With the new decade, the state of California ushered in CCPA (California Consumer Privacy Act), new consumer data protection regulations.
As the largest state economy in the US and fifth-largest in the world, California is forcing companies to comply with better consumer data practices, similar to the European Union’s General Data Protection Regulation (GDPR). Companies that do not have physical offices in the state of California, or even in the US, are also required to comply.
What are these new rules?
For consumers, two key new tenets of CCPA are being labeled as “the right to know” and “the right to say no.” This means that consumers now have the right to demand that companies inform them about any personal data that has been collected, that consumers can opt out of the sale of their data to third parties, and can request for companies to delete their data.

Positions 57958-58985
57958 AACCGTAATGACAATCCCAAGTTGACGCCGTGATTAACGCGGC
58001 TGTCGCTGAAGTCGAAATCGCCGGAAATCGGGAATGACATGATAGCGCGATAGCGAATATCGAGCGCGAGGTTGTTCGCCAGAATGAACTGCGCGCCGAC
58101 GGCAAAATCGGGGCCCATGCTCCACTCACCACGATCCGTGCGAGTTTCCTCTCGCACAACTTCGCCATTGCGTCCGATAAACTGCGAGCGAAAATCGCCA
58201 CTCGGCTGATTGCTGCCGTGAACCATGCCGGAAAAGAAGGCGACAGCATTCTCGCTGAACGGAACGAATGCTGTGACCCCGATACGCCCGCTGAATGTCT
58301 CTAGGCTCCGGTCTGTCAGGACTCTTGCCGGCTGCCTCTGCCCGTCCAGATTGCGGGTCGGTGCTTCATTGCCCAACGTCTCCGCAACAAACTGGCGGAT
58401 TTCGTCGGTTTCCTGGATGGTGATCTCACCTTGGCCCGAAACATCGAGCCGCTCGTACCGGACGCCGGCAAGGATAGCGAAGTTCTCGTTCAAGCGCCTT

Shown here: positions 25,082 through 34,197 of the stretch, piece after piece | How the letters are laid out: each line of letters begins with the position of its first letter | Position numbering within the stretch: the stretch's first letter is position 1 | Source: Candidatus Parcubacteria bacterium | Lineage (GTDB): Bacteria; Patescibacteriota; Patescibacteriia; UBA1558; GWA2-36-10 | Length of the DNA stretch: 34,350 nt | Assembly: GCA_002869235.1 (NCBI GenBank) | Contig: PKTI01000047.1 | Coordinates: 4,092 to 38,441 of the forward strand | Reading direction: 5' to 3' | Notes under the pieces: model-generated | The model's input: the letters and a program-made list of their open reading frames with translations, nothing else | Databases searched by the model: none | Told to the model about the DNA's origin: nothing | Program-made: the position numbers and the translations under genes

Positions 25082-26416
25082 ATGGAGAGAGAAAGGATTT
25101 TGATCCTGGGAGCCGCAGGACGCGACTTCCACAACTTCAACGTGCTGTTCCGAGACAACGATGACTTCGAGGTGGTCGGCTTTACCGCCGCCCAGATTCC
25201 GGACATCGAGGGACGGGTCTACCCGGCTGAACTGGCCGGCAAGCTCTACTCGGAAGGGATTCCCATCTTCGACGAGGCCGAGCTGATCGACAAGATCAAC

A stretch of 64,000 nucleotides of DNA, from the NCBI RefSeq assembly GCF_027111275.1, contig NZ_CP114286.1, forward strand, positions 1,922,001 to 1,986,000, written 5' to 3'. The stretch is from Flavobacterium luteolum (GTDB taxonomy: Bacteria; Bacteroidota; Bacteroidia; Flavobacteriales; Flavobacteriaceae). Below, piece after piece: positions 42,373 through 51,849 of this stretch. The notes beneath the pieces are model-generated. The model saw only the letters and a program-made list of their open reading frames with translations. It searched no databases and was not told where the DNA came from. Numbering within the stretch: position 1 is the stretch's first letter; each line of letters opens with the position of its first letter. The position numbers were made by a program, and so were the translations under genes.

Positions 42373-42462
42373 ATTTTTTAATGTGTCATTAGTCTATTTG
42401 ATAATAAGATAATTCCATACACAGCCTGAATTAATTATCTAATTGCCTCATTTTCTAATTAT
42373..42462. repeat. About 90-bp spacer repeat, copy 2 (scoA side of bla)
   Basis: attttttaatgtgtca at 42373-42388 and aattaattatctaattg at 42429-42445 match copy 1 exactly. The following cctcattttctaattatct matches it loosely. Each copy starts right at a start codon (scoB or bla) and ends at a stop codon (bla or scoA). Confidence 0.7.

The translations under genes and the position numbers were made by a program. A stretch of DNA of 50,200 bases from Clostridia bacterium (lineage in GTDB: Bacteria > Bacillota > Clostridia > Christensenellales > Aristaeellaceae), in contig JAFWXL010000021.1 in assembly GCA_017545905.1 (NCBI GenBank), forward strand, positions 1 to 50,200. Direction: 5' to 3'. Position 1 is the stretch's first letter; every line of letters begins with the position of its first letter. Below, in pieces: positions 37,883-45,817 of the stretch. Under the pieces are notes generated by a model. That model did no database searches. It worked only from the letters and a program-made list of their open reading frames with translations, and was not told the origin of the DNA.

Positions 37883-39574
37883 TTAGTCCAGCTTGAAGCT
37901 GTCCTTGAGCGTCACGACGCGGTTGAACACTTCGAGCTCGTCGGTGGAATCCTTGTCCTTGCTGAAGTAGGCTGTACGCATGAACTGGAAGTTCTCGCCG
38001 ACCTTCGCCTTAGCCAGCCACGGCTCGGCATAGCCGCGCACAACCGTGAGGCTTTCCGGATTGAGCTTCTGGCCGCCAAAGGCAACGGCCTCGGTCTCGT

While the common perception may be that the CCPA will overwhelmingly affect social media and the big tech companies, this new law will affect any large company doing business online.
CCPA applies to any company operating in California with either annual revenue equal to or exceeding $25 million, any company that makes more than half of its money from user data, or collects data from more than 50,000 users.
How this law will be enforced has yet to be clarified, however Californians will be able to sue companies for “failing to take reasonable precautions to prevent data breaches.” The rest of enforcement will be left up to the attorney general’s office, which is expected to have a limited ability to handle a high volume of cases.
Someday, will companies have to pay for consumers’ data?
To read more about the fine print of the CCPA, see this article by Wired.